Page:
Type 45 = 48 A50 VLS, which is 5 meters deep.   I would peg this as one to one with a Mk. 41 Self Defense VLS that will fit ESSM, SM-2 and ASROC only but not cruise missiles.  

 

Type 26 = 48 VLS for CAMM missiles.  CAMMs are roughly equivalent to ESSM, so 48 VLS for CAMMs like 12 Mk. 41 Self Defense that are quad packed with ESSMs.  

+  24 Mk. 41 VLS, Strike length.   These are for cruise missiles and potentially large antiship missiles.  

 

The Type 26 is roughly the equivalent to a ship with 36 Mk. 41s.   What's not shown in the equation is that the Type 26 is potentially more versatile than the Type 45.  

Edited by Eisennagel

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Another point of blurring is Navantia's F100/F105/F110 frigate line.   Normally this family is considered frigates, and its proposals to the Australian, Canadian and US frigate competition is such.  But Australia also bought three of these are called them Hobart class destroyers.  This is interesting because Navantia is also proposing this very same ship --- albeit the radars have changed ---- for Australia's frigate competition.  The Hobart has the SPY-1D, while the Navantia SEA 5000 frigate proposal uses Australia's own CEFAR active phase arrays, which appears to be a requirement in the competition.   This seems to be the biggest difference between the Hobart and the proposed frigate, although I am not sure if the VLS numbers are changed from 48 down to 32, and if they did, why?  

 

The Navantia proposal didn't win, with the Type 26 based proposal winning this contract.  Ironically, the Type 26 frigate displaces even more than both the Hobart destroyer and the Navantia proposal.   From what I know the winning Type 26 proposal has 32 VLS.  So Hobart with 48 VLS is a destroyer while Type 26 has 32 VLS is a frigate?  However, the Alvaro de Bazan frigate which the F100 is, already has 48  Mk. 41 cells.  So the Spanish has no problems calling a ship with 48 VLS a frigate.  This hits the exact line since the Type 45 Daring has 48 VLS, and China's Type 052C destroyer also has 48 VLS (the Chinese VLS however, holds a much bigger missile).

 

 

Edited by Eisennagel

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On 7/2/2018 at 8:24 AM, Guardian54 said:

There is no difference now, because the "destroyer" has grown out of control.

However, this means they are technically ALL cruisers as per Wikipedia: https://en.wikipedia.org/wiki/Cruiser

And... https://en.wikipedia.org/wiki/Corvette

Since modern corvettes are short-ranged, while modern frigates and everything heavier are long-ranged... modern frigates on up are cruisers by the traditional definitions.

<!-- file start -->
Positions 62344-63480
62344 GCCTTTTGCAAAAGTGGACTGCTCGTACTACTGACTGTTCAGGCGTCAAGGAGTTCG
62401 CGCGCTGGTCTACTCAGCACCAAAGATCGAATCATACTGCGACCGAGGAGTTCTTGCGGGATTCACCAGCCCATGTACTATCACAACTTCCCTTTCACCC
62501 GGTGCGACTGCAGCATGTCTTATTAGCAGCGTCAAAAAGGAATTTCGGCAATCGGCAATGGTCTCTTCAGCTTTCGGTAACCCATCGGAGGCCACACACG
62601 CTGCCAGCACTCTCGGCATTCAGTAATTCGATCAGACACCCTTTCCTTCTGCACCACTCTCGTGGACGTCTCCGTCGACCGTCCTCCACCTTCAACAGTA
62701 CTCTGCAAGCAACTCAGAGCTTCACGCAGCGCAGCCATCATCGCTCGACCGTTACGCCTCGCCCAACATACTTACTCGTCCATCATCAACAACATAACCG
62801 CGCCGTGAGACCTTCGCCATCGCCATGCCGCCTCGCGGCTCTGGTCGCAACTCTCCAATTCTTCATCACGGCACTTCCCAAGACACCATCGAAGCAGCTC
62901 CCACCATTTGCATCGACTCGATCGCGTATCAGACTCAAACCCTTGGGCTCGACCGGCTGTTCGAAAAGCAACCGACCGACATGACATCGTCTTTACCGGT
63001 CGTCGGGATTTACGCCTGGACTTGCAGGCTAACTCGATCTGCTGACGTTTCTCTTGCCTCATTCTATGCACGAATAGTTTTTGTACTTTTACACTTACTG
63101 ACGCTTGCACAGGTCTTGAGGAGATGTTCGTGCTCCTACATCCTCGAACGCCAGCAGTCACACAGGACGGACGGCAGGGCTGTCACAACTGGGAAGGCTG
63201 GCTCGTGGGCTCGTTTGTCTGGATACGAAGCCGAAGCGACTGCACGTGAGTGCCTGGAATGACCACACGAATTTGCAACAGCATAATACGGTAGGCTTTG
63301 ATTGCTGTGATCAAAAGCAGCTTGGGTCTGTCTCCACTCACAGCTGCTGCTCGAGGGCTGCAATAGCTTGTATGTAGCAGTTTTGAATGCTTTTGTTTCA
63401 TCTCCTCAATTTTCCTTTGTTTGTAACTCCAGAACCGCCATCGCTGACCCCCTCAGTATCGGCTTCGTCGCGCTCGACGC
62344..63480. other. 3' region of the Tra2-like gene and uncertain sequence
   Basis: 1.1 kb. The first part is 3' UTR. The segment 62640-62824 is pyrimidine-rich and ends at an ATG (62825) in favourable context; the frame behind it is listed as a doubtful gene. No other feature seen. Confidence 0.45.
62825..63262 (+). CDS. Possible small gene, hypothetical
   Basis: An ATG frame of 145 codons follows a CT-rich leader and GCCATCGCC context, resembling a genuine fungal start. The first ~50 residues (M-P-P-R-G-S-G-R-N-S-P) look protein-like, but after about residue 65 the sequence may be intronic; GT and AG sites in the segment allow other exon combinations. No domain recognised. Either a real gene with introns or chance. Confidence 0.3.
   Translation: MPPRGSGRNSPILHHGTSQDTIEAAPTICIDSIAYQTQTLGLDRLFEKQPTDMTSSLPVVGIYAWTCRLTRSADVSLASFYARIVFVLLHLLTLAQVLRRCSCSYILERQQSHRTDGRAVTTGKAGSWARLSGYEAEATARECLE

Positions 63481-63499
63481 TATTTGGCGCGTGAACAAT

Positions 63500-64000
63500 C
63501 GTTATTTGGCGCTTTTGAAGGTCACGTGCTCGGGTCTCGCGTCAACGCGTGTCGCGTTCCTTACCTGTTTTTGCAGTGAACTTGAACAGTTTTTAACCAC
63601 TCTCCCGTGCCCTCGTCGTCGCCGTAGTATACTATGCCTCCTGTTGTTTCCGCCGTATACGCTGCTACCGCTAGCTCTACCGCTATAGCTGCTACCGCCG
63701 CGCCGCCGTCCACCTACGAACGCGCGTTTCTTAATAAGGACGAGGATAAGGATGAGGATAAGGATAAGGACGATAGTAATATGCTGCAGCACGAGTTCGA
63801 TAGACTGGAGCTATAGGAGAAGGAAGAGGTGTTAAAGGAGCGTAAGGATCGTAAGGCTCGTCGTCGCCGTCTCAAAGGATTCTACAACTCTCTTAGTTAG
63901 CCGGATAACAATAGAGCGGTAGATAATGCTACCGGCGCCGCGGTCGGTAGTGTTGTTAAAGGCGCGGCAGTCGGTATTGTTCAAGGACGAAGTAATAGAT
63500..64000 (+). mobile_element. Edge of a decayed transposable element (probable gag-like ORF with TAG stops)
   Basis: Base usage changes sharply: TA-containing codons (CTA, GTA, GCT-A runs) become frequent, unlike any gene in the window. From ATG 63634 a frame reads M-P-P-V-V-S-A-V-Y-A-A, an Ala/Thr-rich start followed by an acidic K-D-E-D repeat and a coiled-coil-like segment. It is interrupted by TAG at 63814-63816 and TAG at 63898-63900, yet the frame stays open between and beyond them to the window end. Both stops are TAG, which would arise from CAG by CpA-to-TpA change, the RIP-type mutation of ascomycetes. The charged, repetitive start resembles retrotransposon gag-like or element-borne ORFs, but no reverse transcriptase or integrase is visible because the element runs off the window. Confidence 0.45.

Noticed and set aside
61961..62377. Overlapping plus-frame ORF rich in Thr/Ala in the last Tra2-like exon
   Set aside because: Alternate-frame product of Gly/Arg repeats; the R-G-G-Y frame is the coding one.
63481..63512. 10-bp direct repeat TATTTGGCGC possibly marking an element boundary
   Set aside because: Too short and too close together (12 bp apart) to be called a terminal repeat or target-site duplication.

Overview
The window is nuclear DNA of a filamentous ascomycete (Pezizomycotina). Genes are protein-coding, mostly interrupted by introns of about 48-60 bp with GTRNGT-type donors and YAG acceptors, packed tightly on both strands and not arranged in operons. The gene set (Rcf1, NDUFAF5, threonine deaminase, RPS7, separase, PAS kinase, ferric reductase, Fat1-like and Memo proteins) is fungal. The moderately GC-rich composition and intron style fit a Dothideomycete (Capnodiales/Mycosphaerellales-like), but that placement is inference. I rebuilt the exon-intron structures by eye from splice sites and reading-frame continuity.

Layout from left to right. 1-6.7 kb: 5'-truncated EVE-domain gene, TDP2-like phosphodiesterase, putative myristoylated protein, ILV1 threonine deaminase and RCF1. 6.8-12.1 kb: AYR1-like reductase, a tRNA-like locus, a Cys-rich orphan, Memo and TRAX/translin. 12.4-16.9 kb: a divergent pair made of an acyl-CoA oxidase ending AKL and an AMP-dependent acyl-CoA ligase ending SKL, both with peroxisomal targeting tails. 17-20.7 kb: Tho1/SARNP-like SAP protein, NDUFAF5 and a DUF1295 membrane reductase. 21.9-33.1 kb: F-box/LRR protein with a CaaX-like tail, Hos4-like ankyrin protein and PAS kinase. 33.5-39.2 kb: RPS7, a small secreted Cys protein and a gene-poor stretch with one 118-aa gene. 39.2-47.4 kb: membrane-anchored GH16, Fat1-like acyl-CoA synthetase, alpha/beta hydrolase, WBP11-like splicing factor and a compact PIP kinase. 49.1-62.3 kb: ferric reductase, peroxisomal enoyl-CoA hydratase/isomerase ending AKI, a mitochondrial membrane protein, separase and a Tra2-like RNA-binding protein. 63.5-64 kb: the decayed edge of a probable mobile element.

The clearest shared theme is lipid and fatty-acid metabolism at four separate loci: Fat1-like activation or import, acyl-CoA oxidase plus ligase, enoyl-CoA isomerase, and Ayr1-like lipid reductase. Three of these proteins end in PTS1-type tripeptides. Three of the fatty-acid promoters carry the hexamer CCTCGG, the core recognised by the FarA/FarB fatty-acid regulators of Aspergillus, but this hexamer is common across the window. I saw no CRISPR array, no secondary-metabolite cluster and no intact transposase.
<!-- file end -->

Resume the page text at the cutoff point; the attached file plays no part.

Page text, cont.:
Hell, WWII corvettes (origin of the modern use of the term) are equivalent to torpedo gunboats (a type of small, mostly coastal cruiser) in role!

 

One problem is that there are corvettes that aren't very corvette like in their range.  The most telling modern instance is the Russian 'corvettes' of the Project 20380/381/385 class aka Stereguschyy, Gremyaschy and Derzky.  These corvettes start up from about the 2000 tons to the Derzky at 3500 tons.  

 

We have seen these corvettes go down from the Baltic  to the Atlantic then to the Mediterranean, then back again, or sometimes head to the Red Sea and the Indian Ocean.  These corvettes have the potential to throw Kalibr cruise missiles for deep land strikes, which were why they were in the Med.  

 

At some point the difference of corvette vs. light frigate are also blurring, especially when the Stereguschyy are compared to the same country's Gepard class frigates.  The Gepards might be to some people, more like proper corvettes now.  

 

China does not have a corvette classification, so Type 056 corvettes are formally light missile frigates for the PLAN.  But people will always discuss them as corvettes to reduce confusion from China's true frigates, the Type 054B.  

 

China's own aging Jiangwei class, like the Type 053H3, might represent the blur between corvette and frigate when it comes to armament.  They are armed with a 100mm gun, 8 SAMs, two CIWS, and 8 ASMs.   Such a level of armament is corvette fare.  But these ships have also been known to patrol the Gulf of Aden, which puts them as true frigates in range.